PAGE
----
The Capital is an ideal setting for the scientifically inclined, or those who have the burning zeal to do something for the environment. Go birdwatching in the biodiversity parks, get introduced to the 70 fish species found in the Yamuna river, check out what’s being done to protect and save the river... The science centres in the city, too, have a wealth of information to those who are interested.
Yamuna Biodiversity Park, Near Wazirabad village
Spanning about 457 acres near Wazirabad village, the Yamuna Biodiversity Park has two major zones. One is for visitors and the other is a nature reserve zone. It features a conservatory for fruit-bearing trees such as guava, sapota, pomegranate and lemon; a herbal garden; a butterfly conservatory, a sacred grove (growing plants of religious significance), a Bambusetum with a variety of bamboo species, and wetlands which attract 5,000-6000 migratory birds. “All species of fishes – 70 –- found in the Yamuna now exist in the water bodies of the park as well,” says CR Babu, prof emeritus at the Centre for Environmental Management of Degraded Ecosystems, Delhi University, and also the project in-charge for the Delhi Development Authority’s biodiversity parks. Wild boars which inhabited the area 100 years ago can be spotted here again, so can wildcats, he adds. Some of the bird species that have nested and bred here are the darter, pond heron, white eye, and purple sunbird.
The park also has a nature interpretation centre to promote nature education among students.
Situated 15km north-east of Connaught Place and 4km north of ISBT, the park can be reached from:
* East Delhi through Bhajanpura
* South and central Delhi through ISBT
* North Delhi through Burari
Visitors should come in groups who are then taken around by a guide or a forest officer.
Ticket: Entry free
Timings: 10am-5pm; Sunday closed
Nehru Planetarium, Teen Murti Bhawan, Teen Murti Marg
A wing of the Nehru Memorial Museum and Library, Nehru Planetarium aims at promoting astronomy among school and college students. It engages amateur astronomers as well. It hosts live interactions and programmes for visitors, students and amateur astronomers. Recently, during the transit of Venus, “Observations were conducted in collaboration with the Amateur Astronomers Association, Delhi (AAAD), and support from Vigyan Prasar for the construction of the special dark room for projection.” The planetrium’s sky theatre screens English and Hindi shows about astronomy. The planetrium is the meeting ground for AAAD.
Ticket: Rs. 50 (for visitors above 12 years)
Timings: 11.30am and 3pm (English shows); 1.30pm and 4pm (Hindi shows); (special shows for school children at 9.30am and 10.30 am). Closed on Monday and national holidays
National Science Centre, Near Gate No.1, Bhairon Road, Pragati Maidan
The National Science Centre (NSC) has galleries with models and other exhibits on themes such as water, our science and technology heritage, human biology, pre-historic life, fun science, information revolution, and emerging technologies. “There are three galleries I’d specifically recommend for undergraduate and postgraduate students,” says Anurag Kumar, senior curator, NSC. “One is on science and technology heritage, which may interest even history students. The other is on information technology which gives a brief account of the entire development information technology starting from cave paintings which were the first communication man used, then verbal communication, coded communication, printing, telegraph, telephone, and finally the internet. The third gallery is on emerging technologies where we show biotechnology, nanotechnology, communication technology, space technology, transportation and ocean technology,” he says. “We are also coming up with a gallery on nuclear power in cooperation with Nuclear Power Corporation of India. It’ll come up in about a year and a half.”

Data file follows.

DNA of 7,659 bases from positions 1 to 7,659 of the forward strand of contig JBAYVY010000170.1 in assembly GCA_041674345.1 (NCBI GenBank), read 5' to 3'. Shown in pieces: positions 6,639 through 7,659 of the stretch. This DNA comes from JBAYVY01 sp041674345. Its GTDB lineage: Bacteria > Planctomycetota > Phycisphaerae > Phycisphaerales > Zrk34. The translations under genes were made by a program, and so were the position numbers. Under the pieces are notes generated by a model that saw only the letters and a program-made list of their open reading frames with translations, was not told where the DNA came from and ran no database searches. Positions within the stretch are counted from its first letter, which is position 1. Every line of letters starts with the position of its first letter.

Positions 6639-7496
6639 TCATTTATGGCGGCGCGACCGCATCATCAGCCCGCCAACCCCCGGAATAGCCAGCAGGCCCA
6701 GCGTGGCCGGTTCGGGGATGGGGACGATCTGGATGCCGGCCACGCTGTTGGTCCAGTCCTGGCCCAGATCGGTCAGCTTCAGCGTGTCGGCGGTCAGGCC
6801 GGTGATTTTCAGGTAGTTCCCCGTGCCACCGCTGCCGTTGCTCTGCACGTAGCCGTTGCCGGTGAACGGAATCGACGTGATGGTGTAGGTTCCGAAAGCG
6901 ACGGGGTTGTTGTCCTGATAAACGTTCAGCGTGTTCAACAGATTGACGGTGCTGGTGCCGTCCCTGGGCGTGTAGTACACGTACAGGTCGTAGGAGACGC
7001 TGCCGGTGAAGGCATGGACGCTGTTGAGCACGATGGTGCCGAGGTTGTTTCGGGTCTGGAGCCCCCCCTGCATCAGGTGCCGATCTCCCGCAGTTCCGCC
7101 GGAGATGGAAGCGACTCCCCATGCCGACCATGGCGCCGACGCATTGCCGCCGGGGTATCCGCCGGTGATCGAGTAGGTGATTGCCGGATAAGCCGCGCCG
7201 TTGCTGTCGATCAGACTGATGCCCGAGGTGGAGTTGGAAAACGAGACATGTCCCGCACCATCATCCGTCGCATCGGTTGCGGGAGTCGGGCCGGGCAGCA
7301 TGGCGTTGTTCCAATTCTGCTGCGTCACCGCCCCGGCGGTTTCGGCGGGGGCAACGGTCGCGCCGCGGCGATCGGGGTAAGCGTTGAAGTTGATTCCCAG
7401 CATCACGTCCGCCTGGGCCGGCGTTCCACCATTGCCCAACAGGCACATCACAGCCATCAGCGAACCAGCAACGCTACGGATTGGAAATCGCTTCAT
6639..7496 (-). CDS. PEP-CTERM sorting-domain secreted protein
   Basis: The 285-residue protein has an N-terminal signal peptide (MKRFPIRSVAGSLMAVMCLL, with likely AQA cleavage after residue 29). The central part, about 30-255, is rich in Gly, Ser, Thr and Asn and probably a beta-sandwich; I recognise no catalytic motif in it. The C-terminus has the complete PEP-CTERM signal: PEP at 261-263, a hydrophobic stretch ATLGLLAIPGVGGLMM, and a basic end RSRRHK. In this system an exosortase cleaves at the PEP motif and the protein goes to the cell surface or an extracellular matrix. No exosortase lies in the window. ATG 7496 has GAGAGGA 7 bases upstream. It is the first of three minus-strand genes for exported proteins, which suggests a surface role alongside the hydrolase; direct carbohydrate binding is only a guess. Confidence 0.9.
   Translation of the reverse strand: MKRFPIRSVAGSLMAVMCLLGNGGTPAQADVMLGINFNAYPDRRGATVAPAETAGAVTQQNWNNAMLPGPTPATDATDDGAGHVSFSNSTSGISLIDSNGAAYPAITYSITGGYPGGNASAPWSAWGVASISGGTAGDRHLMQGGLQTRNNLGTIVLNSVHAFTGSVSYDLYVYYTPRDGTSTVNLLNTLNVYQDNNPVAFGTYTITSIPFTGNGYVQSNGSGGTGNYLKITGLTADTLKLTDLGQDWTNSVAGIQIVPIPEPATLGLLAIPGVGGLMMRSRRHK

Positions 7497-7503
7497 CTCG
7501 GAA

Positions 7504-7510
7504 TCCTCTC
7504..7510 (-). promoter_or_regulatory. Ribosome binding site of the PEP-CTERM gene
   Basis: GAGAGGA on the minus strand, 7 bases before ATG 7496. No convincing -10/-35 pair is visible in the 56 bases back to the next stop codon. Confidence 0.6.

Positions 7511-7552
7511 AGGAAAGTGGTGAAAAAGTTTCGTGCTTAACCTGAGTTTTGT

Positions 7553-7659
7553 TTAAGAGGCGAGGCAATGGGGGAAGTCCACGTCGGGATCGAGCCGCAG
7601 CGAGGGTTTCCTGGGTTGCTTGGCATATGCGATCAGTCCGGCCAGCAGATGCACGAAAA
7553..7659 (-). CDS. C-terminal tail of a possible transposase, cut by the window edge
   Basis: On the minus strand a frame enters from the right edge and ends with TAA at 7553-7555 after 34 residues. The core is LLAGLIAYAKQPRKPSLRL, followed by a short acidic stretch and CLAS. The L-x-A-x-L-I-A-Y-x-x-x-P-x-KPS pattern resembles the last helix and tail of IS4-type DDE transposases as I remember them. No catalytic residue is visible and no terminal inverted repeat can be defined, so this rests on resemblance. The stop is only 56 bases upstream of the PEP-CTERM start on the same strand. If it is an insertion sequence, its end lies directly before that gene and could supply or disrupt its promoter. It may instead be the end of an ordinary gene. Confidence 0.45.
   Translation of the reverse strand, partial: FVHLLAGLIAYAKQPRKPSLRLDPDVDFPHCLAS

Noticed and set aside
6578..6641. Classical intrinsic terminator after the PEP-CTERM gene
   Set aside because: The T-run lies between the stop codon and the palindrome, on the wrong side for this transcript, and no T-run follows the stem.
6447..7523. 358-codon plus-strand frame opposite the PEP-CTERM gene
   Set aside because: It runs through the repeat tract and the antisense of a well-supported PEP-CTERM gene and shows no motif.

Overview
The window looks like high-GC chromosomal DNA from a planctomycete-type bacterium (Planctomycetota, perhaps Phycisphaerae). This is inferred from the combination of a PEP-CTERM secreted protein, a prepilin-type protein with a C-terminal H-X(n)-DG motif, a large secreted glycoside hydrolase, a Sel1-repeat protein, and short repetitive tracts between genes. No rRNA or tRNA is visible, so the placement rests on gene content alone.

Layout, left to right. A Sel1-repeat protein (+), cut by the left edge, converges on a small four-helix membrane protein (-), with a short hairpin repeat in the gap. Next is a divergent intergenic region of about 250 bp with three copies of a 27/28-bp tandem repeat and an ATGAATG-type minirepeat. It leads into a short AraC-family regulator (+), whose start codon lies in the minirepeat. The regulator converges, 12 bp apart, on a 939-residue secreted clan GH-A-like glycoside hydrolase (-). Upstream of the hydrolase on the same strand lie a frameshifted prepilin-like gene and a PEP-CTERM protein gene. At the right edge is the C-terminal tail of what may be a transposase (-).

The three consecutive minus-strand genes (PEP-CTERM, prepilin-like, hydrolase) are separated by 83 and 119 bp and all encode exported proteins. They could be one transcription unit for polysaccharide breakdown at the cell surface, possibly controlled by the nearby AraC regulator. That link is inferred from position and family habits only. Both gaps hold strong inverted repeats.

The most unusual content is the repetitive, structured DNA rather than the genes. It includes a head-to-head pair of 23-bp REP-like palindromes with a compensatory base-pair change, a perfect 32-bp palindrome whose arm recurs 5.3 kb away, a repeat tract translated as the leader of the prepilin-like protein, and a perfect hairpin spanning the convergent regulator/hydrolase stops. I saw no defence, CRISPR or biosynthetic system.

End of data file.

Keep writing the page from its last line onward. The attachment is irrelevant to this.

Ticket: Rs. 20 (for adults); Rs. 10 (for college-organised trips)
Timings: 10am-5.30pm, all days (except Holi and Diwali)
Delhi Greens, 9873124937,
Delhi Greens, a Delhi-based non-governmental organisation, organises trips and excursions as well as events such as workshops. It also keeps members posted (through its blog) on environmental news and activities in the city. One of its major initiatives is urban eco-tourism. In the half-day eco-tour, undertaken every third Sunday of the month (except in summers), participants are shown Delhi’s physical and natural heritage. “We show them the Delhi ridge, the baolis (water bodies), the river, forests (like Rajokri), the Asola wildlife sanctuary,” says Govind Singh, director (honorary), Delhi Greens. Their other programme is Discover Delhi, which involves going on nature trails at places like Ferozeshah Kotla “to understand the heritage as well as its ecological significance,” explains Singh.
Besides, the NGO holds workshops on ‘kabaad se jugaad’ where you learn to turn waste into useable items such as necklaces and invites. The venues include Delhi University and Teen Murti Bhawan. Delhi Greens gives new members a gift, which these days is a cloth bag. To register, contact the NGO through the website.
Annual membership fee: Rs. 200
Timings: Usually Sundays (for eco-tours and Discover Delhi)
Amateur Astronomers Association Delhi,
The Amateur Astronomers Association Delhi’s (AAAD’s) activities include public interactions on astronomy-related events like eclipses, transits of planets over the sun, meteor showers, etc. “We also at times participate in camps where we teach astronomy to people,” says Raghu Kalra of AAAD. Members meet at the Nehru Planetarium every Sunday. Membership is open to people of all ages. The membership form, available at www.aaadelhi.org, can be submitted to AAAD at the meeting point on Sunday.
Annual membership fee: Rs. 600
Timings: Noon (every Sunday)